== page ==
DALLAS (CBSDFW.COM) - Dallas Mayor Mike Rawlings called for the formation of a task force to determine the fate of Confederate statues sitting in Dallas public parks.
"This is simple. We could remove them, the question is, how do we heal on this issue? To do that we have to talk and listen to one another," said Rawlings.
Coupled with citizen input, the task force will report to the city council during the next 90 days.
The most prominent display of the city's endorsement of the Confederacy is found in Lee Park and the statue of General Robert E. Lee.
The statue, along with the Confederate War Memorial downtown are just two exhibits facing removal, after a coalition of Dallas community and religious leaders issued a letter calling for such action.
Another group made up of predominantly African Americans called for the monuments on Monday to remain standing. They said the monuments "tell an important story and help heal racial wounds."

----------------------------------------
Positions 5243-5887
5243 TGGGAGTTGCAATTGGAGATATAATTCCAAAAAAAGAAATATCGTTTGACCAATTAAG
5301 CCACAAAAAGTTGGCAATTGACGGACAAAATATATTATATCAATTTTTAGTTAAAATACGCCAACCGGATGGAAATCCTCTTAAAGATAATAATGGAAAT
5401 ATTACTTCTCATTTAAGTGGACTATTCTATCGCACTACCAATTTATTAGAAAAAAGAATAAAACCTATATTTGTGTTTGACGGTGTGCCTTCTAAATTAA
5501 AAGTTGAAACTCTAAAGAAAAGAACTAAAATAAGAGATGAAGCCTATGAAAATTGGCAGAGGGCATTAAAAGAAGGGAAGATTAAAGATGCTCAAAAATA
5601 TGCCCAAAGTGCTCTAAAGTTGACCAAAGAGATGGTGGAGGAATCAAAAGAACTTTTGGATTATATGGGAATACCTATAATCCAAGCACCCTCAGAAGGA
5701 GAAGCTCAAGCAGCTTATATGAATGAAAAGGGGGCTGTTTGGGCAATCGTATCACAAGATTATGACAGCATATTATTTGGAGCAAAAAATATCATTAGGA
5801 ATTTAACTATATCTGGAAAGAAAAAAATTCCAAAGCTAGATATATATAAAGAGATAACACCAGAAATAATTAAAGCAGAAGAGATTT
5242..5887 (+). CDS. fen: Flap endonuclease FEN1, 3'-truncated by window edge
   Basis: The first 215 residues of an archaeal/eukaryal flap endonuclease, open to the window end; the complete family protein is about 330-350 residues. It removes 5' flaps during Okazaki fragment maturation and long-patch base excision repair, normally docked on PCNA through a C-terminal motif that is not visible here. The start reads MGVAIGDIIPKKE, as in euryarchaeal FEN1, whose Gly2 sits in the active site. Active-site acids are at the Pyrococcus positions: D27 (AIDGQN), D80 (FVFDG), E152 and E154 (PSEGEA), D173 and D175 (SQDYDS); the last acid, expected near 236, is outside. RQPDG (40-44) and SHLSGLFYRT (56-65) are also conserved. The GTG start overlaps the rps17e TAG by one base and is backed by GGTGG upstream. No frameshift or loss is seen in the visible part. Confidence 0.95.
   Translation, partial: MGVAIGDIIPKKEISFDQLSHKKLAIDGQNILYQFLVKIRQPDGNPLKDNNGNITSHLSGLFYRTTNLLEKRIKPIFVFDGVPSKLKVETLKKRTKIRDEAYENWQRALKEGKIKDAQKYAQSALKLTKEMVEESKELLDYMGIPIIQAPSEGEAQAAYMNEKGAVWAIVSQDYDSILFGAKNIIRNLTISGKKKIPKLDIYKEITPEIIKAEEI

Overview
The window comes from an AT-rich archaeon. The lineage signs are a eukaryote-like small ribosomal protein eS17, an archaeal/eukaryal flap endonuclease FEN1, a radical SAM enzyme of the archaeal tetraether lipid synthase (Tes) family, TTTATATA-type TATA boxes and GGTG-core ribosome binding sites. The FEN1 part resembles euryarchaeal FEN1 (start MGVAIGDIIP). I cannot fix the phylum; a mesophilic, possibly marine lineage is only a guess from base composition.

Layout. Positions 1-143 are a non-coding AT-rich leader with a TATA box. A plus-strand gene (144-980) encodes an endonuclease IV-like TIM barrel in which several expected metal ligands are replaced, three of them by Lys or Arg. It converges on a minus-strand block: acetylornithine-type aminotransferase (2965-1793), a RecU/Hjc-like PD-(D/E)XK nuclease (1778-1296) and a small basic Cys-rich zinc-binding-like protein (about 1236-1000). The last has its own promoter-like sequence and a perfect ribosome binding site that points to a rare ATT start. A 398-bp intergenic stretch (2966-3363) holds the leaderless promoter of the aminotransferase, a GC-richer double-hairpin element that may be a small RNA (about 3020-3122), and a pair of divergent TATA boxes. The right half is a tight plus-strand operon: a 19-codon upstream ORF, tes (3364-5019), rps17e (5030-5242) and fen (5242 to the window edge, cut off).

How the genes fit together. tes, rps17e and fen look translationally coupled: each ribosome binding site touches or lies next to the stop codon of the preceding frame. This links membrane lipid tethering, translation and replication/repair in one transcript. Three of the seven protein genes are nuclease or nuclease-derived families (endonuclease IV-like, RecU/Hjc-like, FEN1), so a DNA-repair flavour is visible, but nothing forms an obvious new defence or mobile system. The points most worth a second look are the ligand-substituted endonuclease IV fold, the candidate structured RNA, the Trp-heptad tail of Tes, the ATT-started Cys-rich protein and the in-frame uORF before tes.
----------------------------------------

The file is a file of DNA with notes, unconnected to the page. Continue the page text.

But Rawlings called the public displays "monuments of propaganda," and acknowledged the rising cry to remove them from city-owned land.
"There is an offense that's brought to mind with the presence of these statues," said Gerald Britt about the historic statues on display for more than a century.
Numerous Neo-Nazi and white supremacists hate groups have aligned themselves to confederacy symbols and the recent controversy surrounding their proposed removal.
An anti-white supremacy rally is set for Saturday outside Dallas City Hall.
Rawlings has acknowledged concern that counter-protestors will be present but is adamant police won't tolerate any violence.
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